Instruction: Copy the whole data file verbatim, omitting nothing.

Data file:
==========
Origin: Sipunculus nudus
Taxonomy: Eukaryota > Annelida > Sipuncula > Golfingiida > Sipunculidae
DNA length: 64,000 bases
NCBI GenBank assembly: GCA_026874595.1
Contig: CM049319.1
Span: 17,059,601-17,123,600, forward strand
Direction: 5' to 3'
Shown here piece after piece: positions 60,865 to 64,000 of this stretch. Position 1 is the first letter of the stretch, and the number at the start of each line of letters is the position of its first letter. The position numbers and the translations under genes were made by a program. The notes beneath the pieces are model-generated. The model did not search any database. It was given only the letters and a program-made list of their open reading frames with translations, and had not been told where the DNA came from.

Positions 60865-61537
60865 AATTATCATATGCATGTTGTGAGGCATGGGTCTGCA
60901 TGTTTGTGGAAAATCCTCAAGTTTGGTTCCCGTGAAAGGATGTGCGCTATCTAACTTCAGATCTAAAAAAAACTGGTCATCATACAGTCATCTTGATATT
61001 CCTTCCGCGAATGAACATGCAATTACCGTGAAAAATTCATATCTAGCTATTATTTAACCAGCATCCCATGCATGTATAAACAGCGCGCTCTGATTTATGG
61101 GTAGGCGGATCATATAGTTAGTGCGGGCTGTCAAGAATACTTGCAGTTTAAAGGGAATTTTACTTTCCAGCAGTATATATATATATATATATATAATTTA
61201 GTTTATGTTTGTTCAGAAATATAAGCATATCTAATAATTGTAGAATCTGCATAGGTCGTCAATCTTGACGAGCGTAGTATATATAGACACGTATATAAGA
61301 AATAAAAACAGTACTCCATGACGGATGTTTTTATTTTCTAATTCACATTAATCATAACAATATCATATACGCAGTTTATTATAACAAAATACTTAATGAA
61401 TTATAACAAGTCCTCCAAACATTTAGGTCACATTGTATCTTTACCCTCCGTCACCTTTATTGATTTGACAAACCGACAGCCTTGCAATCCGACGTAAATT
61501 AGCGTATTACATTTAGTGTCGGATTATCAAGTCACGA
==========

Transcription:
Origin: Sipunculus nudus
Taxonomy: Eukaryota > Annelida > Sipuncula > Golfingiida > Sipunculidae
DNA length: 64,000 bases
NCBI GenBank assembly: GCA_026874595.1
Contig: CM049319.1
Span: 17,059,601-17,123,600, forward strand
Direction: 5' to 3'
Shown here piece after piece: positions 60,865 to 64,000 of this stretch. Position 1 is the first letter of the stretch, and the number at the start of each line of letters is the position of its first letter. The position numbers and the translations under genes were made by a program. The notes beneath the pieces are model-generated. The model did not search any database. It was given only the letters and a program-made list of their open reading frames with translations, and had not been told where the DNA came from.

Positions 60865-61537
60865 AATTATCATATGCATGTTGTGAGGCATGGGTCTGCA
60901 TGTTTGTGGAAAATCCTCAAGTTTGGTTCCCGTGAAAGGATGTGCGCTATCTAACTTCAGATCTAAAAAAAACTGGTCATCATACAGTCATCTTGATATT
61001 CCTTCCGCGAATGAACATGCAATTACCGTGAAAAATTCATATCTAGCTATTATTTAACCAGCATCCCATGCATGTATAAACAGCGCGCTCTGATTTATGG
61101 GTAGGCGGATCATATAGTTAGTGCGGGCTGTCAAGAATACTTGCAGTTTAAAGGGAATTTTACTTTCCAGCAGTATATATATATATATATATATAATTTA
61201 GTTTATGTTTGTTCAGAAATATAAGCATATCTAATAATTGTAGAATCTGCATAGGTCGTCAATCTTGACGAGCGTAGTATATATAGACACGTATATAAGA
61301 AATAAAAACAGTACTCCATGACGGATGTTTTTATTTTCTAATTCACATTAATCATAACAATATCATATACGCAGTTTATTATAACAAAATACTTAATGAA
61401 TTATAACAAGTCCTCCAAACATTTAGGTCACATTGTATCTTTACCCTCCGTCACCTTTATTGATTTGACAAACCGACAGCCTTGCAATCCGACGTAAATT
61501 AGCGTATTACATTTAGTGTCGGATTATCAAGTCACGA